Tuesday, July 23, 2024

Soup dumplings at Dumpling House on Massachusetts Avenue in the Riverside neighborhood. (Photo: Tom Meek)

If there’s one food truism, it’s that one can never can have enough dumplings. I love ’em: shumai, gyoza, steamed or fried, I don’t care. Just serve them to me. It’s been a while since I last stopped in at Dumpling House, partly because it’s along that strip of Massachusetts Avenue between Harvard and Central squares that you generally zip through without really taking stock of. Dumpling House was once a regular Saturday stop for the family after my daughter’s attendance at Science Club for Girls at the Margaret Fuller House, but she’s aged out and, well, Covid. That said, I was out biking around last week, thinking about dumplings for lunch and, as happy happenstance had it, rolling down that very stretch of Massachusetts Avenue.

Dumpling House, the sister outpost to the wildly popular Gourmet Dumpling House in Chinatown, also has a lunch menu with solid offerings that are good deals for the dollar. But I was there for dumplings, leaving the only question: plain pork soup dumplings, or the crab and pork version? I stuck with the basic pork and was pleased. If you’ve never had a soup dumpling but appreciate a more traditional Peeking dumpling or ravioli, fried or steamed (which you can get here too), you’re in for a treat. A soup dumpling has a much thinner skin, and since it’s steamed, the pork and spice filling turns into a broth of sorts inside the doughy pouch. You have to wait a minimum of 15 minutes for its preparation; when the covered tin of seven pouches of yummy heaven arrives, beware – that steamed-up juiciness is scalding hot. Let them cool for a second or two to avoid burning the roof of your mouth and bumming out the experience and your first bite will be a rich explosion of seasoned porky soup that explodes wonderfully in your mouth. The taste is somewhat akin to those porky ramen broths, but much lighter and far juicier. The dumplings come with a soy ginger dipping sauce, but you don’t really need it.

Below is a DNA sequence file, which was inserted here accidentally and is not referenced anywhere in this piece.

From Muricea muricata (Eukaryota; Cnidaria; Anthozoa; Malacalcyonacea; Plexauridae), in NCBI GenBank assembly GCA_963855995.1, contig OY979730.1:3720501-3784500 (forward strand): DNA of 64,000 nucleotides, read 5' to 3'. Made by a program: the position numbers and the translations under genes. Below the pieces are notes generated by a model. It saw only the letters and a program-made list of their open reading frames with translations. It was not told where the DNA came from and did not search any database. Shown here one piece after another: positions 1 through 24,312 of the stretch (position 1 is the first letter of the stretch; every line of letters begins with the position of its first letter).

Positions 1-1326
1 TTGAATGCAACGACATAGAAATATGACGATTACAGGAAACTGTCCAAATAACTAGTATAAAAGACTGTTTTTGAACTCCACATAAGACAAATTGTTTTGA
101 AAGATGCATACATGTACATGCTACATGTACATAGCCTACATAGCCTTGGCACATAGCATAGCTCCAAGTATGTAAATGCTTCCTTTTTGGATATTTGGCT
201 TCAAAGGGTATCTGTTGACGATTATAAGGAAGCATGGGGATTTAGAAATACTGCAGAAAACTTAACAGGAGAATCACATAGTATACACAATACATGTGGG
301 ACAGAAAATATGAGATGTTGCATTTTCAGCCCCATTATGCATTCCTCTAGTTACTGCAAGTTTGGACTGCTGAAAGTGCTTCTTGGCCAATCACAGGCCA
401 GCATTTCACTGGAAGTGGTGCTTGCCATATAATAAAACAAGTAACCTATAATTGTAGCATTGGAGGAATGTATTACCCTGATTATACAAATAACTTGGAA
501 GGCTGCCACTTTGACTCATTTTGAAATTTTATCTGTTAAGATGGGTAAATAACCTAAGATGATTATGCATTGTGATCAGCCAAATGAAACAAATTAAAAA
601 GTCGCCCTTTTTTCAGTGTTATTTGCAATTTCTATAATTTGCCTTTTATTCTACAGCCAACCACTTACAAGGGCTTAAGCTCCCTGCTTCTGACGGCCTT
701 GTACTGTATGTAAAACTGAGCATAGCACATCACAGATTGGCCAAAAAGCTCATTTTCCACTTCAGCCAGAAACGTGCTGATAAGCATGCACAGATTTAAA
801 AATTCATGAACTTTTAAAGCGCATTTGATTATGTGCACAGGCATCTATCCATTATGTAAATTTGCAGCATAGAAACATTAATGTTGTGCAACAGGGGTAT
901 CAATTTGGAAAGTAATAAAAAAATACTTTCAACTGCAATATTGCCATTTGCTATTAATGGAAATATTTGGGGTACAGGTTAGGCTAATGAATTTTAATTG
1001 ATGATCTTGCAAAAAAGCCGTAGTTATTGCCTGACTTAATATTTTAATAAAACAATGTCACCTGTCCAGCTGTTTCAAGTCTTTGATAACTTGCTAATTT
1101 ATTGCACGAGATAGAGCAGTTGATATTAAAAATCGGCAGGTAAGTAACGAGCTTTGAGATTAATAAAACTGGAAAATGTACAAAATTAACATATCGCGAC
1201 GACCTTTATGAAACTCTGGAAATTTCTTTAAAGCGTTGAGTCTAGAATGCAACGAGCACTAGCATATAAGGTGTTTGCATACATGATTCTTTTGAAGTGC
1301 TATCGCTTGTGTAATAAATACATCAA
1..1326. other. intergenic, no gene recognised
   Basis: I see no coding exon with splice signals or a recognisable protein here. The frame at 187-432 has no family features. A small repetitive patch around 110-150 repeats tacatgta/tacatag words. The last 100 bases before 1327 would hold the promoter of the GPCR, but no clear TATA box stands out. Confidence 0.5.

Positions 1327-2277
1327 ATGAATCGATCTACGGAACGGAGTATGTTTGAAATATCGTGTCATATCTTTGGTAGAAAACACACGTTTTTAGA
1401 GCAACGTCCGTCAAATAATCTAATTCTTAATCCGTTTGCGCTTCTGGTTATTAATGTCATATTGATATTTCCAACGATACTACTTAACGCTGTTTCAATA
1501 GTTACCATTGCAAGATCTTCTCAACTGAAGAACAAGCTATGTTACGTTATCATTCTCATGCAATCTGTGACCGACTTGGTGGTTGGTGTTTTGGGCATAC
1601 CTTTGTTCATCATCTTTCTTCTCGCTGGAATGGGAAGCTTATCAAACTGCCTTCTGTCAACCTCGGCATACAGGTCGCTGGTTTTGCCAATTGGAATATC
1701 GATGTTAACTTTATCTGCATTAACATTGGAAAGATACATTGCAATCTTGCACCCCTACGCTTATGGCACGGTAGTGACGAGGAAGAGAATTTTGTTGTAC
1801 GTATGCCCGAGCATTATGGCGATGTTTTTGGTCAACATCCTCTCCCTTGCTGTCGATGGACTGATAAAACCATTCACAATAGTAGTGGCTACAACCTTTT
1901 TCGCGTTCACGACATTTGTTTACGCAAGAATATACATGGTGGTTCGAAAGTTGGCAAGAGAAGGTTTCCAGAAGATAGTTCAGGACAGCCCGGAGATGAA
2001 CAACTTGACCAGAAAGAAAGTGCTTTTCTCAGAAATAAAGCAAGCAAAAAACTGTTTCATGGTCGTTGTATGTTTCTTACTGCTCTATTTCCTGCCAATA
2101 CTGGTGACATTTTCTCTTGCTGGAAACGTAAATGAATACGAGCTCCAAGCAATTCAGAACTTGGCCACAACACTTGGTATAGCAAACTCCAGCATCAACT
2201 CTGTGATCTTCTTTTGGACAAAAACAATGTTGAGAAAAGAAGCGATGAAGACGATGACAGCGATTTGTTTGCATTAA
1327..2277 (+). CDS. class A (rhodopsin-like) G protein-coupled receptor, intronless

I waited out my 15 minutes of rabid anticipation with a bowl of hot and sour soup, a mouth-puckering delight that perfectly played tart and tangy against the sweet with the wonderful texture and taste-pleasing combination of wood ear fungus, bamboo shoots and tofu filling the bowl. I’d ordered the smaller size and got what I thought at first was the server’s mistake, because it was huge. 

Dumpling House’s hot and sour soup – the small size. (Photo: Tom

As far as the rest of that menu, it’s pages and pages and I’m sure it’s all quite fine. The chicken and cabbage and crystal shrimp dumplings caught my eye for later noshes, as did the vegetable leek pie with dried shrimp, but the time to sample is when you’re there with a bigger party and you make orders for the table – with dumplings for all that I am sure will be the first to go, with the table waiting another 15 minutes for the next batch. Another thing to note: Dumpling House would never be accused of being long on ambiance. It’s a stop-in for the hungry who are serious about rich, savory flavors making it to their bellies. I’m glad I made the reconnection and can’t wait to return, and I guess I need to pay attention more on my roams up and down Massachusetts Avenue.

The Dumpling House (950 Massachusetts Ave., Riverside)

Cambridge writer Tom Meek’s reviews, essays, short stories and articles have appeared in WBUR’s The ARTery, The Boston Phoenix, The Boston Globe, The Rumpus, The Charleston City Paper and SLAB literary journal. Tom is a member of the Boston Society of Film Critics and rides his bike everywhere.